React Design Patterns and Best Practices 📖~326

By Carlos Santana Roldán, 2019

Explanations ⭐⭐⭐⭐⭐ Practice ⭐⭐⭐⭐
Assessments ⭐ Advanced Topics ⭐⭐⭐⭐⭐

This book is honestly one of my favorite intermediate level books. The author is a senior engineer at Snap Inc & the book provides an indepth understanding of react under the hood.

The first two chapters do such a great job at breaking down react’s fundamentals that even my high school students found it easy to understand.

Although there are overlapping topics from the previous book, this book covers JSX and a few others in very simple terms.

Moreover, the book has a significant focus on Server-Side Rendering (SSR), performance-optimization, CSS in js, testing, and deploying a react app. Also, the examples are generally a bit more applied as opposed to concepts and theory.

Learn React Hooks 📖426

By Daniel Bugl, 2019

Explanations ⭐⭐⭐⭐⭐ Practice ⭐⭐⭐⭐
Assessments ⭐⭐⭐ Advanced Topics ⭐⭐⭐⭐⭐

I was hooked within the first two chapters.
I cannot recommend this book enough.

Coding puns, aside, it really is an amazing book. Not only does it cover react hooks but it also covers the under-the-hood working of react hooks by breaking down what useState is actually doing.

React is a trendy subject and there is a high demand for not just an understanding of react but also for having an in-depth knowledge of JavaScript. More specifically there is a demand for functional, declarative programming paradigms and even the under-the-hood working of react. Thankfully, this book does exactly this and the assessment questions at the end of each chapter definitely help test your knowledge so you can feel a but more confident about what you just read.

Advanced Project-Based Books

After you have a firm understanding of the fundamentals of React, React Native, and react hooks, its worth considering learning the MERN stack (Mongo, Express, React, Node) and maybe even a little VR for the web. Here are a few books to help you build on what the previous books covered and hopefully modify them with your own knowledge and use cases.

MERN Quick Start Guide 📖536

By Eddy Wilson Iriarte Koroliova, 2018

Explanations ⭐⭐⭐⭐ Practice ⭐⭐⭐
Assessments ⭐ Advanced Topics ⭐⭐⭐

This is a great introduction to MERN stack.
Assuming you are talking about Mongo, Express, Redux, Node…

As far as quick-start books go, this book job does an amazing job covering Express, API’s, Mongo, and Redux. The chapters are overall very well organized, even for beginners.

Most of all though, the explanations of core concepts and code are worded in plain, simple, and concise ways that even my high school students found it easy enough to follow. The express chapter, in particular, does a fantastic job of breaking down the most common middleware and how to use them.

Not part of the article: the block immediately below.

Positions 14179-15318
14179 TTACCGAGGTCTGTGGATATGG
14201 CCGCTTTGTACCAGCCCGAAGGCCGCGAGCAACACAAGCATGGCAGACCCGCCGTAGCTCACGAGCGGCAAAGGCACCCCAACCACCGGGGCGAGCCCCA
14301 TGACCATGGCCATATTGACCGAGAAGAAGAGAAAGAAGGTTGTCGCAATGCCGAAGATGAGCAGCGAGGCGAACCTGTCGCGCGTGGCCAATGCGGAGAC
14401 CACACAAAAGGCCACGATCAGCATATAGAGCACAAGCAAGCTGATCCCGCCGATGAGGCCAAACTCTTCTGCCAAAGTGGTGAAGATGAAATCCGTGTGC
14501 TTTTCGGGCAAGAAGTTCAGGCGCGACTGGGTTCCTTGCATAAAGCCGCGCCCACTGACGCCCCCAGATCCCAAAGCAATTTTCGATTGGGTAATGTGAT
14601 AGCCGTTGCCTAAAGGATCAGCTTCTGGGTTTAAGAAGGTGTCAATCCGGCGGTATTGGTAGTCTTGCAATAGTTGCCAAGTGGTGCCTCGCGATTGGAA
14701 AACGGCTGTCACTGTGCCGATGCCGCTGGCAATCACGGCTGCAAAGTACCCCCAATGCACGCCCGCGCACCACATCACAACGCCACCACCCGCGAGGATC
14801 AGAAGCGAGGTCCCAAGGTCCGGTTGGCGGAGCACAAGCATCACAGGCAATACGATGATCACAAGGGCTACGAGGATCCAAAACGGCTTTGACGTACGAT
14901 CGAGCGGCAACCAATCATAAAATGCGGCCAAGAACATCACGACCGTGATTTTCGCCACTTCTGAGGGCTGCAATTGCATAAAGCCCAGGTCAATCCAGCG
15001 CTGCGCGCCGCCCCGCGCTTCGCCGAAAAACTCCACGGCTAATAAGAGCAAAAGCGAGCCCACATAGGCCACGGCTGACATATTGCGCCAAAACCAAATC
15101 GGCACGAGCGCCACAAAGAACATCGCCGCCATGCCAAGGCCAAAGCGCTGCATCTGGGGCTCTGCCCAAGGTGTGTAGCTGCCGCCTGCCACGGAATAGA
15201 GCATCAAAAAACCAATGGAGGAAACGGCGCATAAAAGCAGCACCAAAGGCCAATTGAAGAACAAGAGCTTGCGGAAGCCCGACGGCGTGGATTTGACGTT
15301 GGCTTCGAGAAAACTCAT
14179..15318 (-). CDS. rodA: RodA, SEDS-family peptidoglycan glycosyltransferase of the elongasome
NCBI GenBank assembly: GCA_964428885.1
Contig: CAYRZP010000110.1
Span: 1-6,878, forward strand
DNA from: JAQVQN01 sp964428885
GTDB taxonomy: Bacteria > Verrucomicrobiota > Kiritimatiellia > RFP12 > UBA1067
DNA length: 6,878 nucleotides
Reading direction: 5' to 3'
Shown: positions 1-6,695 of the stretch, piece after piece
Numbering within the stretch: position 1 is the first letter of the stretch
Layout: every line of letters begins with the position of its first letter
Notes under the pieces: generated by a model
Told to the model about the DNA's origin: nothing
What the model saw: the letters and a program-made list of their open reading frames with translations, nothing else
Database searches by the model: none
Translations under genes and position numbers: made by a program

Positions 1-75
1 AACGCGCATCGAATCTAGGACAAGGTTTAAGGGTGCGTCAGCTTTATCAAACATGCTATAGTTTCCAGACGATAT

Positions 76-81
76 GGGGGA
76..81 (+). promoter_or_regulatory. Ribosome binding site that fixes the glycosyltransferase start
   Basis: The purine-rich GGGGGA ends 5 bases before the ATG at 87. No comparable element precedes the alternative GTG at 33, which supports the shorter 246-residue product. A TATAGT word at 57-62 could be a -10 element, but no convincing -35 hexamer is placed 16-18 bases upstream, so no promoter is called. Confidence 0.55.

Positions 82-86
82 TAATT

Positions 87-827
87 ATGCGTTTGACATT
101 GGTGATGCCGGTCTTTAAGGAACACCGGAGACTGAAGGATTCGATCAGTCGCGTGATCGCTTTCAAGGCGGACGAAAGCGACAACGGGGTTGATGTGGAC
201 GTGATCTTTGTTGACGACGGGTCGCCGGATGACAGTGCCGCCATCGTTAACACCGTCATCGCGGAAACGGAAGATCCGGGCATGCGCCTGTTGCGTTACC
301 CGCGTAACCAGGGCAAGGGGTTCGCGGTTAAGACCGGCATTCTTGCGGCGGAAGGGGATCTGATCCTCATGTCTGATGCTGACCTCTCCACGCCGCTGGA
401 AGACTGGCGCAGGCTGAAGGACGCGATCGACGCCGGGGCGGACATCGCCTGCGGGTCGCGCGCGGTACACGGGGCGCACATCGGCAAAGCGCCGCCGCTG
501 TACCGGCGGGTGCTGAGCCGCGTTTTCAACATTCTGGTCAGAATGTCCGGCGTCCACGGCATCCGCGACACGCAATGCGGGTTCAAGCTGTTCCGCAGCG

However, in my personal opinion, the book fails to deliver when it comes to the React chapter. In fact, I honestly recommend avoiding the last chapter entirely and read Bartłomiej Dybowski’s article(s) on Server-Side Rendering in React because it does a much better job of explaining how to integrate React into Express.

Full-Stack React Projects 📖440

By Shama Hoque, 2018

Explanations ⭐⭐⭐⭐⭐ Practice ⭐⭐⭐⭐
Assessments ⭐ Advanced Topics ⭐⭐⭐⭐⭐

Shama Hoque’s book definitely isn’t intended for complete beginners but I would recommend it for some fun MERN stack portfolio items. Also, the good news is the second edition is coming out soon.

The book has four main projects:

  1. Social Media Platform
  2. Online Marketplace
  3. Media Streaming Application
  4. VR game

By the end of the book, you should have at least 4 projects that are worth showing off.

Why you should sign up as a medium member?

First and foremost it encourages technical writers like myself to write more content. Second, I use the passive income from writing to put into my newborn’s college fund. So every read and every penny goes to his future. That being said, if you can afford Netflix, you can probably afford a $5 medium account so please consider signing up for a paid account

Additional Articles You May Enjoy

If you are still a bit new to JavaScript, I highly recommend checking out my last article on some JavaScript Books.

Many have heard the term ES6 by now. But very few talk about how the abandoned ES4 spec not only became ES6 but also led to the creation of Node.js and radically redefining the JavaScript language as a whole.

Additional Resources:

Below are some additional sources react recommends on their page:

About the Author

Brett “Hans” McMurdy is a self-taught developer with 6+ years of experiance in front-end, back-end and several major areas in between.

He’s currently a stay home dad who’s looking for a full time job, check out his Linkedin if you are interested in hiring him.

In the meantime, he’s working on a few cool open source projects that should make you consider sponsoring him.

1. He’s writing an open source book on JavaScript that teaches the language with node.js instead of a browser. It’s also a remote development environment powered by GitPod so you don’t need a fancy computer, just open up the book and start learning with a preconfigured environment.

2. He’s creating some simple but powerful vscode extensions.

3. He’s wants to launch a free class on Twitch when he reach 50 followers.

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Hans McMurdy

Written by

Writing a JavaScript Book, looking for a job where I can code, teach & mentor. https://git.io/JeNi2. linkedin.com/in/brett-hans-mcmurdy

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Hans McMurdy

Written by

Writing a JavaScript Book, looking for a job where I can code, teach & mentor. https://git.io/JeNi2. linkedin.com/in/brett-hans-mcmurdy

The Startup

Get smarter at building your thing. Follow to join The Startup’s +8 million monthly readers & +788K followers.